We drifted. We moved on. In time, even the stadium was lost. Baseball had little identity around here beyond an olde English D and the annual ritual of Opening Day, which, let’s be honest, was the last time many of us looked at the Tigers until the next April.

“How far does this seem from 2003?” I asked Brandon Inge, referring to the year the Tigers lost 119 games and were notable only the way the village idiot is notable.

“It doesn’t seem that far,” he said, “but only because of the things that we can learn from that season. … You learn things the negative side, things that you change for next time.

“But as far everyone saying how bad of a team we were? That’s long gone. We’re a good ballclub now.”

And that’s the thing. They ARE a good ballclub now. They can pitch. They can really pitch. They have starters who go long distances and relievers you can count on. They can hit the long ball. And they can certainly hit the short ball.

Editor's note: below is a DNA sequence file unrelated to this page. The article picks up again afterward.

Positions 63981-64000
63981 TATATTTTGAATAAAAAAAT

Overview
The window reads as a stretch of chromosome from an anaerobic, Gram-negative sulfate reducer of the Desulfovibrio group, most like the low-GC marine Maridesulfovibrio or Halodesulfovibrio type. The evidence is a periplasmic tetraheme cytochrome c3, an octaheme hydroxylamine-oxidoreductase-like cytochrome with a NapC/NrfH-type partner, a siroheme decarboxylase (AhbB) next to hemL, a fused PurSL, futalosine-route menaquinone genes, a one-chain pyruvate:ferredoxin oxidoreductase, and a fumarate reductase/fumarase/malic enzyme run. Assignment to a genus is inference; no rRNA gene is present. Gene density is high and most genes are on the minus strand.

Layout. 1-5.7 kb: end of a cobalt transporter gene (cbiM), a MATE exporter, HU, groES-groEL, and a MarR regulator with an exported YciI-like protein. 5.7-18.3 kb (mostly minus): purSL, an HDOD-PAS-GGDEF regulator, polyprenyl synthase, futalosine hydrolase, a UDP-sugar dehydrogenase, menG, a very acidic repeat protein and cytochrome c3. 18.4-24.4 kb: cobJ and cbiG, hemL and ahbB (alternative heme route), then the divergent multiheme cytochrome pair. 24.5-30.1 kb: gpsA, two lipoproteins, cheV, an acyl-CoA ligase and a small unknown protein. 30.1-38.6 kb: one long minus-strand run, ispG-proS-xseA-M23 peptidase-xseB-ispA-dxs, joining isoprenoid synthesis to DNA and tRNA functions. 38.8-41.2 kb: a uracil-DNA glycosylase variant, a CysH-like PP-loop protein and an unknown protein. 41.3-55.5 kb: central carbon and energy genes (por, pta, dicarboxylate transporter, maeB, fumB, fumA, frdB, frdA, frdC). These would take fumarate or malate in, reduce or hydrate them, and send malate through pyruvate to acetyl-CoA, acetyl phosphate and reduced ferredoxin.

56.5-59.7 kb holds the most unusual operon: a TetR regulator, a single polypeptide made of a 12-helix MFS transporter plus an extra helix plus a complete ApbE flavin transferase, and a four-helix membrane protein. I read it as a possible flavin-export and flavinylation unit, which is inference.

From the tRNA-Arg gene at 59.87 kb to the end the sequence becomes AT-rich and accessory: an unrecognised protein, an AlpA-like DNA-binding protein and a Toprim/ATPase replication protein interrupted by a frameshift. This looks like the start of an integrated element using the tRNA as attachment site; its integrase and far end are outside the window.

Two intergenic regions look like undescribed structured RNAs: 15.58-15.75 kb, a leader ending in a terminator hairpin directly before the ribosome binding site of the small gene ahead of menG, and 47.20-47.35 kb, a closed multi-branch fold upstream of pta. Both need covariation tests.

After all, the MVP of the ALCS was Placido Polanco, who had nine hits in the series.

Eight of them were singles.

“That’s what makes us a good team,” Rogers said. “We try not to overload one person and put more on his shoulders than anyone else. Everybody looks to themselves. And if something is needed they try to pick the other guy up.”

So when Justin Verlander gives up a demoralizing home run to the Yankees, Jim Leyland, the White Wizard, comes out and tells him this is not over, you are not letting down. When Sean Casey goes out with an injury, Alexis Gomez comes in and becomes Babe Ruth. When Jason Grilli walks three straight batters to load the bases, Wil Ledezma comes in and gets the third out to end the inning.

“I think that,” Rogers said, “is what makes us a team that has to be dealt with for longer than just this year.” Living in a dreamscape

Well, that’s more icing than this cake can handle. Right now, the city simply wants to revel in being a baseball town again. Because it has been so long, it almost feels like a new franchise. It almost feels like this is the first time this is happening – and for fans 21 or younger, it is.